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Small is beautiful, but large is certified: A comparison between fisheries the Marine Stewardship Council (MSC) features in its promotional materials and MSC-certified fisheries

  • Frédéric Le Manach ,

    Roles Conceptualization, Data curation, Formal analysis, Investigation, Methodology, Software, Supervision, Validation, Visualization, Writing – original draft, Writing – review & editing

    Affiliation BLOOM, Paris, France

  • Jennifer L. Jacquet,

    Roles Conceptualization, Formal analysis, Methodology, Validation, Visualization, Writing – original draft, Writing – review & editing

    Affiliation Department of Environmental Studies, New York University, New York, NY, United States of America

  • Megan Bailey,

    Roles Formal analysis, Validation, Writing – original draft, Writing – review & editing

    Affiliation Marine Affairs Program, Dalhousie University, Halifax, NS, Canada

  • Charlène Jouanneau,

    Roles Conceptualization, Formal analysis, Writing – original draft, Writing – review & editing

    Affiliation Fisheries Consultant, Concarneau, France

  • Claire Nouvian

    Roles Conceptualization, Formal analysis, Methodology, Supervision, Validation, Writing – original draft

    Affiliation BLOOM, Paris, France


14 Jun 2021: Le Manach F, Jacquet JL, Bailey M, Jouanneau C, Claire Nouvian and the PLOS ONE Editors (2021) Correction: Small is beautiful, but large is certified: A comparison between fisheries the Marine Stewardship Council (MSC) features in its promotional materials and MSC-certified fisheries. PLOS ONE 16(6): e0253486. View correction


The Marine Stewardship Council (MSC) sets a standard by which sustainable fisheries can be assessed and eco-certified. It is one of the oldest and most well-known fisheries certifications, and an estimated 15% of global fish catch is MSC-certified. While the MSC is increasingly recognized by decision-makers as an indicator for fishery success, it is also criticized for weak standards and overly-lenient third-party certifiers. This gap between the standard’s reputation and its actual implementation could be a result of how the MSC markets and promotes its brand. Here we classify MSC-certified fisheries by gear type (i.e. active vs. passive) as well as by length of the vessels involved (i.e. large scale vs. small scale; with the division between the two occurring at 12 m in overall length). We compared the MSC-certified fisheries (until 31 December 2017) to 399 photographs the MSC used in promotional materials since 2009. Results show that fisheries involving small-scale vessels and passive gears were disproportionately represented in promotional materials: 64% of promotional photographs were of passive gears, although only 40% of MSC-certified fisheries and 17% of the overall catch were caught by passive gears from 2009–2017. Similarly, 49% of the photographs featured small-scale vessels, although just 20% of MSC-certified fisheries and 7% of the overall MSC-certified catch used small-scale vessels from 2009 to 2017. The MSC disproportionately features photographs of small-scale fisheries although the catch it certifies is overwhelmingly from industrial fisheries.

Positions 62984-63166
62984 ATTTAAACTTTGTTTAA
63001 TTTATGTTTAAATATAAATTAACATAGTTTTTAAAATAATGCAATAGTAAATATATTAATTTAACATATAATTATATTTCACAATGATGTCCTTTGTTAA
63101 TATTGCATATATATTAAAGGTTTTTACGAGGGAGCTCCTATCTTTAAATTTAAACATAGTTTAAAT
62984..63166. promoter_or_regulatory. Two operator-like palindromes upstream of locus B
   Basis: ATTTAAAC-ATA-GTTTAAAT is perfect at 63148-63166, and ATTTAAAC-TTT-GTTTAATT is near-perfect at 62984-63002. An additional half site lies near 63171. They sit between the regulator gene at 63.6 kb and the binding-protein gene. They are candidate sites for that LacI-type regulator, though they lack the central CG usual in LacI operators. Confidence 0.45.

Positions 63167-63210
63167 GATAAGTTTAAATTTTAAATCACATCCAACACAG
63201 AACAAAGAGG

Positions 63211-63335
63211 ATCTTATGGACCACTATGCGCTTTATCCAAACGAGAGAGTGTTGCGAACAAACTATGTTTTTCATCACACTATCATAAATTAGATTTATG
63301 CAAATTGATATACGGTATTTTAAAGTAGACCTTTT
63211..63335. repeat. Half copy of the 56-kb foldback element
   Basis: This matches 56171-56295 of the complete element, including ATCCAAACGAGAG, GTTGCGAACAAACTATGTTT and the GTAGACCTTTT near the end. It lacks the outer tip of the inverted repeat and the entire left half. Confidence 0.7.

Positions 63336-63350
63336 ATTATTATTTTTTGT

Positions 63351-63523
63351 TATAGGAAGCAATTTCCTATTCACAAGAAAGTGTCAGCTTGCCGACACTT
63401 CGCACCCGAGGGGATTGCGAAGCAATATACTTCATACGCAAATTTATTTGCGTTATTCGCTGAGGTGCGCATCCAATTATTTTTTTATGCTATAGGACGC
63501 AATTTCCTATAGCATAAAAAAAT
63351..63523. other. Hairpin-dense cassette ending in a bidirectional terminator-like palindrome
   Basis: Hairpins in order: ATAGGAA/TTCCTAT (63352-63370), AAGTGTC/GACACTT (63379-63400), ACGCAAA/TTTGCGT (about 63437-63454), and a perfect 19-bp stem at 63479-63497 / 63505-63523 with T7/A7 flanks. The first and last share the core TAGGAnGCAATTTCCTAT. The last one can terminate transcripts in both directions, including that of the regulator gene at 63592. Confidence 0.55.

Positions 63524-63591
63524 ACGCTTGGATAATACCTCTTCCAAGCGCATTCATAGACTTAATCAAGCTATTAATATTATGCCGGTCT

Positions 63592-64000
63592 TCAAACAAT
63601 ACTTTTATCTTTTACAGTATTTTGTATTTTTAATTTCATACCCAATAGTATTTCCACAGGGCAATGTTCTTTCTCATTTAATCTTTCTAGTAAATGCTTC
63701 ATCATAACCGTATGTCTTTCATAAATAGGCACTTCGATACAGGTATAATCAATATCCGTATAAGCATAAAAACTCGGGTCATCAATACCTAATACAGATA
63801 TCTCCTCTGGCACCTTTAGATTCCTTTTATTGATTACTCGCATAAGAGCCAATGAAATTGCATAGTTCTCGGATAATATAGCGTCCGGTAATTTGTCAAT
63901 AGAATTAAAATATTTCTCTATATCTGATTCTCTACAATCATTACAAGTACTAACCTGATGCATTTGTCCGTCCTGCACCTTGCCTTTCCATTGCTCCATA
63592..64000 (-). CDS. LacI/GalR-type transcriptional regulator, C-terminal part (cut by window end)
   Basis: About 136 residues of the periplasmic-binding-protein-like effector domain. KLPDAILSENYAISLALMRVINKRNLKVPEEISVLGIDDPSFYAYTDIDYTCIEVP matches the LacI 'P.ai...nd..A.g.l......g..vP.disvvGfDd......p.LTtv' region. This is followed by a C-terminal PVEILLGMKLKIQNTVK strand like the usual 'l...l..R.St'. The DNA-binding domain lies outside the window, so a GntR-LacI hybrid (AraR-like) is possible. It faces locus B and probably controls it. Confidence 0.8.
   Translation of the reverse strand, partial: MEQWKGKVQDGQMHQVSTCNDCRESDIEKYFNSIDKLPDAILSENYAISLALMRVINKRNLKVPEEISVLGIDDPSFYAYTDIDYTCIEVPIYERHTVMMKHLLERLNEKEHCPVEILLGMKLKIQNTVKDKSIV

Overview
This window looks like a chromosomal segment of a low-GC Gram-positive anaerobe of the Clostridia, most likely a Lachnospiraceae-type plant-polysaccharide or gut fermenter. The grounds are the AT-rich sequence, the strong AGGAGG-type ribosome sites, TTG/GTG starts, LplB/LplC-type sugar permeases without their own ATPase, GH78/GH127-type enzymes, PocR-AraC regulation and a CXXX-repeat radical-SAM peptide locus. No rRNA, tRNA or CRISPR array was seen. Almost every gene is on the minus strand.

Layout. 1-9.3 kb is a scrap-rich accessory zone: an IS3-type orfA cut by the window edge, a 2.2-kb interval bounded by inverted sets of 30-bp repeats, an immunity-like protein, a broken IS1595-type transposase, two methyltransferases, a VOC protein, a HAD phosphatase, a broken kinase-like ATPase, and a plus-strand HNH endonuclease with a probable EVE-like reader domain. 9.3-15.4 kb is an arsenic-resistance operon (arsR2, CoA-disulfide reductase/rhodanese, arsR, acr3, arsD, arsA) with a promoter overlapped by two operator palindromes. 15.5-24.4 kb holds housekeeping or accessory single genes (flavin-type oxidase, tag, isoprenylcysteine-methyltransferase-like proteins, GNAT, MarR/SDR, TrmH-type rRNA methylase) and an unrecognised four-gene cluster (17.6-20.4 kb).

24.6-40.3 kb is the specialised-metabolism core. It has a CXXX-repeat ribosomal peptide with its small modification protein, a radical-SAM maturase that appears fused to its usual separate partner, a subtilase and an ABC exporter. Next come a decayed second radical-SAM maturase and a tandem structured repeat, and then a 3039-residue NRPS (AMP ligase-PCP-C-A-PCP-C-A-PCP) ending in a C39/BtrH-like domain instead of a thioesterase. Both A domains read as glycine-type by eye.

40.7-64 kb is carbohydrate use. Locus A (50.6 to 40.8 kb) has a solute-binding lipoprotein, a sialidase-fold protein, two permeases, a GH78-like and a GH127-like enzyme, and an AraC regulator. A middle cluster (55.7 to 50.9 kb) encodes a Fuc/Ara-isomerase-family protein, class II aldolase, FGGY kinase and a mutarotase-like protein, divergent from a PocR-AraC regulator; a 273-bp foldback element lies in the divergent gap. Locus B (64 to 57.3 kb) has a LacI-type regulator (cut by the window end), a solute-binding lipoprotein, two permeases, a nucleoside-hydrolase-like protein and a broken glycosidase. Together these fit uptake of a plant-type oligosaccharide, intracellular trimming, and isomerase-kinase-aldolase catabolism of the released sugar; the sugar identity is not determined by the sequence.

1. Introduction

Operating outside of traditional, state-based governance frameworks for fisheries management, the Marine Stewardship Council (MSC) arose in 1997 as a means for consumers to reform fisheries through their purchasing power [1]. Founded by the (then) largest international consumer goods company (Unilever) and the world's largest environmental NGO (WWF, then known as the World Wildlife Fund), the MSC is a private third-party certification system that sets a global standard by which "the sustainability of a fishery can be assessed regardless of its size, geography or the fishing method used" [2, 3]. Fisheries seeking entry into the program are assessed against the standard by consultants from third-party certifiers (called 'conformity assessment bodies' or 'CABs'; referred to here as 'certifiers'). Fisheries that meet the requirements of the standard are approved by the certifiers and deemed sustainable, and products from these fisheries have the option of using the MSC label (see Table 1 for details on the certification process). Based on the MSC's online database, as of 31 December 2017, 210 fisheries were certified (S1 Table), 76 suspended (i.e. the fishery was certified but then lost the certificate) or withdrawn (i.e. the fishery was certified but then withdrawn from the program), while 44 had failed the MSC’s initial assessment.

Table 1. Summary of the certification processa.

Source: [4].